by Jeff Miller of Artisan Family of Wines (Seven Artisans, Sly Dog Cellars, Red Côte)
I have been a bitter critic of wineries, usually the biggest of the big, that routinely churn out mediocre wines stripped of all that makes wine interesting. Start with perfectly good grapes, and filter and fine and stabilize and centrifuge them and they lose most of what makes them potentially wonderful drinking experiences. True, not a few of these wines still manage to be pretty good, but it’s in spite of, not because of, these processes. It’s not good enough to say you made a good wine, when you really started out with something capable of being a whole lot better.
So I guess I got something of comeuppance last week. One of our distributors reported that one of our wines (our Petite Sirah to be precise) had been stacked at our warehouse upside down. Since this wine is unfiltered, and naturally subject to throwing off sediment anyway (it’s a fairly tannic wine), it has been accumulating sediment on the cork surface.
My immediate reaction: So what? When I get a wine with sediment, that’s a big plus for me. It shows it’s a real wine. It’s a tradeoff I’d gladly make: a little sediment for a real wine.
Our consumers reaction? Not nearly so positive. In fact, downright negative.
It’s a bummer, plain and simple. If you don’t go the “strip everything out of the wine that any person could possibly find offensive” route, you run the risk that those someones will find the wine wanting, or even flawed. That this is the furthest thing from the truth, is a big “so what?” if what counts is getting your wines sold.
I can remember tasting some years ago the same wine, one that had been cold stabilized, and one that hadn’t been. The unstabilized wine was subject to forming crystals when put in a fridge for a period of time. But my God it was so much better. Yet pretty much everyone cold-stabilizes their white wines, because, God forbid, a consumer might think there’s slivers of glass in his wine.
Want your wine to be clear as bell, without the slightly hint of haziness? Bentonite filter the hell out of the wine, and you’ll get that super clear look that everyone likes. But taste that super clear wine against the pre-filtered version, and you’ll find it has lost a lot of what the wine originally had.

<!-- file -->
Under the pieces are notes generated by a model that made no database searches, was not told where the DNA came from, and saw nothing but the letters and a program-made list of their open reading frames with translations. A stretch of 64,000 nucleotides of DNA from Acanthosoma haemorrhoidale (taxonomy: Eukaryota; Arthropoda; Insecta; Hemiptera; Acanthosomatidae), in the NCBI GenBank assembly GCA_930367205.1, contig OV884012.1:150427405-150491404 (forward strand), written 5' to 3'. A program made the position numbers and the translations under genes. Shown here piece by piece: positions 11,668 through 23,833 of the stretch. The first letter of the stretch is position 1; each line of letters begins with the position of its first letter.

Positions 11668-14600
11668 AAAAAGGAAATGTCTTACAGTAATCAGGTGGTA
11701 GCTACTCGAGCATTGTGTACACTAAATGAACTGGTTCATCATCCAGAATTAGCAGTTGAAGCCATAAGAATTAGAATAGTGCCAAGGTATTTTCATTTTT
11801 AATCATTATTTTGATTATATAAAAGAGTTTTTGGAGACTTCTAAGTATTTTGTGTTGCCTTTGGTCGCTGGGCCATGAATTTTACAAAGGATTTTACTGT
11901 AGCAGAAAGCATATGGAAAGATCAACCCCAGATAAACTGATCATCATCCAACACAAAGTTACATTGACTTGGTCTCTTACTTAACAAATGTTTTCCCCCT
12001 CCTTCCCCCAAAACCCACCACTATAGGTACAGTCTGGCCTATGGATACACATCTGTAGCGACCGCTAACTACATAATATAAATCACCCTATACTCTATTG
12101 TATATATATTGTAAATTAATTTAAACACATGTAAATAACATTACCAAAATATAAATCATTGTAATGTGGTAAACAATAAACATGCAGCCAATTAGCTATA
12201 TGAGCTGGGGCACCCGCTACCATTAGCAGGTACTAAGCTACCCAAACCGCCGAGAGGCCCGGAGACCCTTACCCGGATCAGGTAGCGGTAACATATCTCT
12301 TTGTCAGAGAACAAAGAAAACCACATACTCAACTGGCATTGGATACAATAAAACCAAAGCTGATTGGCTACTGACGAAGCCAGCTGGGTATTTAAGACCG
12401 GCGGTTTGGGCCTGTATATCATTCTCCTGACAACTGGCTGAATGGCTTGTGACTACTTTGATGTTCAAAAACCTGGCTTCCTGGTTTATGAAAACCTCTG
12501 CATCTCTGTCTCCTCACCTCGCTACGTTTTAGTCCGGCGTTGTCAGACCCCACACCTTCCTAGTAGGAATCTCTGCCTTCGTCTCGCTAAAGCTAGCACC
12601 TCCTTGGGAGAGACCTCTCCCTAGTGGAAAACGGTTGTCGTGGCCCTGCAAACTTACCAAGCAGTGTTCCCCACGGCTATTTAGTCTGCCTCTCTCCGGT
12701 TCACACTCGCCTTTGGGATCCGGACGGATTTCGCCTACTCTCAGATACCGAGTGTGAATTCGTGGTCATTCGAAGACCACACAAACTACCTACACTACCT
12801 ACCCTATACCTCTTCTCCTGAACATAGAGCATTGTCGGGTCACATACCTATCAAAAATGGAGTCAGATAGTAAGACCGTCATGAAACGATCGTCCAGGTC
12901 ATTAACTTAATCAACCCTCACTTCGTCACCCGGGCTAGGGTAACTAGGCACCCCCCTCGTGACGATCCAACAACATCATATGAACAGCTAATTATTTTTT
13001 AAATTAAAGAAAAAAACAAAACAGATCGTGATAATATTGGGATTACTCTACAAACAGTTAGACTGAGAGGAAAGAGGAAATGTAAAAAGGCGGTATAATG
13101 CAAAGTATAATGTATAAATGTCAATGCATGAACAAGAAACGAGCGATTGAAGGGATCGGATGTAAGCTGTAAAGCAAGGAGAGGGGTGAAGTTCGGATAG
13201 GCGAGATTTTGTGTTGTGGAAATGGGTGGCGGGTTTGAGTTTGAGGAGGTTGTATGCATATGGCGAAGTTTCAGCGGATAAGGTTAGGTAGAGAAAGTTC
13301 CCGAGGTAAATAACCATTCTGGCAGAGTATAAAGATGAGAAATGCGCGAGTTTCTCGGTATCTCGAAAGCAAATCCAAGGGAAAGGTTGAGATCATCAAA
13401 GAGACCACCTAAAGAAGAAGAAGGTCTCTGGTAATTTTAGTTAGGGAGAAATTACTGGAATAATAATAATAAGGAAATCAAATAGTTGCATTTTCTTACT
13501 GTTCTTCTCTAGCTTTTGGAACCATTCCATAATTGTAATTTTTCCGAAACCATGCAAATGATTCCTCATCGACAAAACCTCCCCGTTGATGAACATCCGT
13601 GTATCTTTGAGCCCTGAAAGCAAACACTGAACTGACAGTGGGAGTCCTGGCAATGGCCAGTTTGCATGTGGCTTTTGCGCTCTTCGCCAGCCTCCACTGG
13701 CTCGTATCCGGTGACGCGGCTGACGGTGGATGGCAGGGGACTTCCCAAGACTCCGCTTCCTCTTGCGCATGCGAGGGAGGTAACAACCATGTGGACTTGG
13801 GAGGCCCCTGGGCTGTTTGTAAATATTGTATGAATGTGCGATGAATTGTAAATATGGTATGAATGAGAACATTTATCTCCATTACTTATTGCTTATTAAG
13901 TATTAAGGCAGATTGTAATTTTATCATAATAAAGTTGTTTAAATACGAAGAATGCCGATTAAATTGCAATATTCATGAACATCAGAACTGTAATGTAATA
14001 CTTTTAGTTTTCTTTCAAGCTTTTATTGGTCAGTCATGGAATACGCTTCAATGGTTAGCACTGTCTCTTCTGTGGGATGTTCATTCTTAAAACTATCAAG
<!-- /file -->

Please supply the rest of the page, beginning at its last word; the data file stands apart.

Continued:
So what do winemakers do? They routinely bentonite filter their whites.
So what starts out as a vibrant, even profound, wine, gets dumbed down into something innocuous but commercially acceptable.
I can rail about this til the cows come home. But I am but one lonely voice in the wilderness.
So what to do with our Petite Sirah? Well, you can have the warehouse spend its time (and our money) to turn all the cases upside down. Of course, this isn’t the best way to store wine, since you want the cork contacting the wine, not the air (hopefully neutral air) inside the bottle. Keeping the cork in contact with the wine keeps it from drying out. Dried out corks let air into the bottle, which will result in oxidation of the wine. It’s probably not that big a deal for our Petite Sirah, since we don’t have that much of the wine left, and it’s probably not going to go off on us before it gets sold.
Of course, whenever you do anything, it has unintended ramifications. When you turn the case upside down, all of sudden your label is upside down too. Solution: plaster new labels over the old ones.
So it really comes down to simple choice: do we stick to our guns, damn the ignorance of the wine consuming public, or do we do what we have to do keep our sales going? Well, that’s no brainer if there ever was one. I’m ordering the new labels tomorrow.
I still think those big megawineries are scoundrels guilty of compromising and adulterating their products. But maybe with a little less of the vehemence I felt a week ago.